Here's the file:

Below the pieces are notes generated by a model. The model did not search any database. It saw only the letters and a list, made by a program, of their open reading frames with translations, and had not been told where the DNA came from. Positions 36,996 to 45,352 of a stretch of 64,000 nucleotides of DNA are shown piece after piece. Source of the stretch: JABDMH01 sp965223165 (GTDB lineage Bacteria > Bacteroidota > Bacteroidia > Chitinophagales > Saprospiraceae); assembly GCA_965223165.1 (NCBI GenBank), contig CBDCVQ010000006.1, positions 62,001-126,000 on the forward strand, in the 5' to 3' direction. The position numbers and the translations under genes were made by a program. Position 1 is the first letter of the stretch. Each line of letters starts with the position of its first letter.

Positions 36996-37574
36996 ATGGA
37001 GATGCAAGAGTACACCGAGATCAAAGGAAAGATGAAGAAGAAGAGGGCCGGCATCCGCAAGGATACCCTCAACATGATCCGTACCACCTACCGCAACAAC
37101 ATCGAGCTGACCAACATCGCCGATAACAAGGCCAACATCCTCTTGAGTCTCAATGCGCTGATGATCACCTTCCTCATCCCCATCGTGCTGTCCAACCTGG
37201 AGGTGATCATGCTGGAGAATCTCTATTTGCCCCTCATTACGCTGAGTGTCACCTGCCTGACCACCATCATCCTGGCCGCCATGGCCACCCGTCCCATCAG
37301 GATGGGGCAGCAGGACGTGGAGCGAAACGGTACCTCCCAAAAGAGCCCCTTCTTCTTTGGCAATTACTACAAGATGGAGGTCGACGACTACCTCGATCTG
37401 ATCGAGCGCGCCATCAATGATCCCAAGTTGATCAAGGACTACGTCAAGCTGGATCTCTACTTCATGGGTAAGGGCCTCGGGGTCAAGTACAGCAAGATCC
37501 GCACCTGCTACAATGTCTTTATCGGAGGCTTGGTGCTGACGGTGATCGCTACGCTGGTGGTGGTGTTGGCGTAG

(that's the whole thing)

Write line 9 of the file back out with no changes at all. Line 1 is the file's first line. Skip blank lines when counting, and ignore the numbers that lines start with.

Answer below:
37501 GCACCTGCTACAATGTCTTTATCGGAGGCTTGGTGCTGACGGTGATCGCTACGCTGGTGGTGGTGTTGGCGTAG